Prison life at Fort Jefferson was brutal. Heat and humidity zapped human energy. Vegetables rotted in the gulf sunshine. The prison cells were filled with insects, scorpions, and rats. The walls leaked buckets of rainwater during the rainy season. Diseases formed the greatest phobias in both soldiers and prisoners, and in October 1867 the greatest fears became reality. Fort Jefferson had an outbreak of Yellow Fever. In early stages Yellow Fever is a mild infection with fever, headache, chills, back pain, loss of appetite, nausea, and vomiting, generally lasting only three to four days. In about twenty percent of sufferers, Yellow Fever will enter a second, toxic phase which includes juandice due to liver damage, thus the name Yellow Fever. The infected have extreme abdominal pain, bleeding in the mouth and eyes, and horrific vomiting, called black vomit due to intestinal bleeding. It wouldn't be until 1900 that Major Walter Reed, M.D. would discover that Yellow Fever was transmitted by mosquitoes. In 1867 people falsely believed Yellow Fever spread through human contact. Fort Jefferson's commander, physician and over two dozen officers died within a month. The sick would be isolated and sometimes even transported to an island called Hospital Key, over two miles from the fort. The infected would be taken to Hospital Key with their coffins in the boat. Husbands would not come near infected wives, even to say a final goodbye. Prisoners and officers would be treated together in the same rooms, the only concern being isolation from those not infected. An officer's wife on the island compared Fort Jefferson during the outbreak to Dante's Inferno.
Dr. Samuel Alexander Mudd, alleged Lincoln assassination conspirator, Fort Jefferson prisoner, the man for whom the phrase "Your name is Mudd" became a common phrase in American vocabulary, took over the care of the Yellow Fever victims. Risking his own life, Dr. Mudd comforted the sick--both officers and prisoners, men and women--bathing them with cold water during fevers, covering them with blankets during chills, hydrating them during their vomiting episodes. For nights on end Dr. Mudd would not sleep. Though he had been beaten in earlier days, thrown into the prison's dungeon after an escape attempt, and had been poorly treated by many of his captors, Dr. Mudd made no distinction in his patients. He cared for the sick until thirty days into the outbreak he became sick himself. When he awoke from his own fever, he found two fellow Lincoln conspirators--Edman Spangler and Samuel Arnold--had treated him in the same manner they had observed him treat others during their sicknesses. Dr. Mudd had become their hero. Convicted Lincoln conspirator Michael O'Laughlin died of Yellow Fever during the outbreak. After six weeks of Yellow Fever hell, the disease abated. Dozens of people directly attributed their survival to the efforts of Dr. Mudd. All 300 officers and soldiers on the island signed a petition asking the President of the United States to pardon Dr. Samuel Mudd. President Andrew Johnson would eventually pardon Dr. Mudd on February 8, 1869. He arrived back on his Maryland farm just shy of four years of his arrest. He went to his grave proclaiming his innocence of any knowledge of the Lincoln assassination. Dr. Mudd would die in 1883 of pneomonia at the age of forty-nine after making a house call to care for another sick patient. His descendents would spend over a century trying to clear Dr. Mudd's name.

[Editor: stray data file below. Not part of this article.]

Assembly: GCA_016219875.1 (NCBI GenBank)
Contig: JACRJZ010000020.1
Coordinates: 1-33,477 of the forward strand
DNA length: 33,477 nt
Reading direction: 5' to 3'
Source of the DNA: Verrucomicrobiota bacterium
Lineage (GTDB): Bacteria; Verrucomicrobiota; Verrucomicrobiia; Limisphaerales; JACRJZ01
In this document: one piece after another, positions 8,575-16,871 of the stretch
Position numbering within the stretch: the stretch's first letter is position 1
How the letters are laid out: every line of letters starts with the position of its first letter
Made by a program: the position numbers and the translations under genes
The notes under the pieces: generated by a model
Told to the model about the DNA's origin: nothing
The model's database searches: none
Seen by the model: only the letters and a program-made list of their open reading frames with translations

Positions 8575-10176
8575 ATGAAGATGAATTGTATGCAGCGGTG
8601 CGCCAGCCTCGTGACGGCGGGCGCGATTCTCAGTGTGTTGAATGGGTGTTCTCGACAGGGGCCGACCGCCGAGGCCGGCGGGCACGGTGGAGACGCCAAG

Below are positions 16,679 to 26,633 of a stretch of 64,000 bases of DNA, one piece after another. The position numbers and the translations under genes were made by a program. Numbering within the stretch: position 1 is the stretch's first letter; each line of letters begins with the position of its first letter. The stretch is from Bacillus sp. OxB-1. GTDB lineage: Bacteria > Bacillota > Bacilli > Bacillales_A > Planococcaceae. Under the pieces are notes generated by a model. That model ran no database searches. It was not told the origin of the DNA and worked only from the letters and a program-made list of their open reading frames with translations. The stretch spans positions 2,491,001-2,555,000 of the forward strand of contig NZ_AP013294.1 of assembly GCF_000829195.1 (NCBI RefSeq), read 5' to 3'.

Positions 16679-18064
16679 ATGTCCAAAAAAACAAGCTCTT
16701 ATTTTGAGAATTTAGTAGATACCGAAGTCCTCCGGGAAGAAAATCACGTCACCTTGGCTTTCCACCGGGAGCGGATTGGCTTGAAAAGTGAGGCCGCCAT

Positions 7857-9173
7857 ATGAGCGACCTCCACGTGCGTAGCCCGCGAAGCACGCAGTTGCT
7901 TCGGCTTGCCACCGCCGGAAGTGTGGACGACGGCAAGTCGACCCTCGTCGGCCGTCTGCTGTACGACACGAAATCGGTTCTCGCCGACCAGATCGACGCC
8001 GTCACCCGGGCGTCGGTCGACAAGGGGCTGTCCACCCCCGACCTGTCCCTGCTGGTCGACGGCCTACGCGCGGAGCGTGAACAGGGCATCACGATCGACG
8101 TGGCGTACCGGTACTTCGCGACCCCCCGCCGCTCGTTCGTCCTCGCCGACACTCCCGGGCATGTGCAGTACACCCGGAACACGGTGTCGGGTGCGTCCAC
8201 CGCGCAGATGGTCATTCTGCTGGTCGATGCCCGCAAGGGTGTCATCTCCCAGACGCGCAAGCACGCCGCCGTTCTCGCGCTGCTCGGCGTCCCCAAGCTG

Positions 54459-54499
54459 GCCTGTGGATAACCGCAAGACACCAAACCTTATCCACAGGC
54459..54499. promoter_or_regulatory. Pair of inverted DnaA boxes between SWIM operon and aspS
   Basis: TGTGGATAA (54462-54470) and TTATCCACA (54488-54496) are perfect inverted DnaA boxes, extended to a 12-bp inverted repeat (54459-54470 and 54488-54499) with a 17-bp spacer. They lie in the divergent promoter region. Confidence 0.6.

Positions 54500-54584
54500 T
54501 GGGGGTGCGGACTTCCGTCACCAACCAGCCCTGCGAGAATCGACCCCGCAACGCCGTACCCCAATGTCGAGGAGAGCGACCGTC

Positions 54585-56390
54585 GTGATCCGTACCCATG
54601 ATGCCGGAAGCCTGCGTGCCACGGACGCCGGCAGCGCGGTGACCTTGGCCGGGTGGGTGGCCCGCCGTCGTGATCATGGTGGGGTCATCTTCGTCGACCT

"Reputation is an idle and false imposition; oft got without merit, and lost without deserving."
For those of us who have experienced people privately and/or publicly reviling us, wrongly judging our motives, and falsely accusing us, Dr. Mudd provides us a moral lesson. Character is revealed in the crucible of conflict, not created. Who you are is seen when you are squeezed. It would behoove us to not worry so much about what people think of us as much as what people receive from us. No man is an island unto himself. You are not alone in the false accusations and the loss of reputation. Next time you experience such things, consider giving up your defense and rededicating yourself to doing right in the midst of the wrongs perpetrated against you.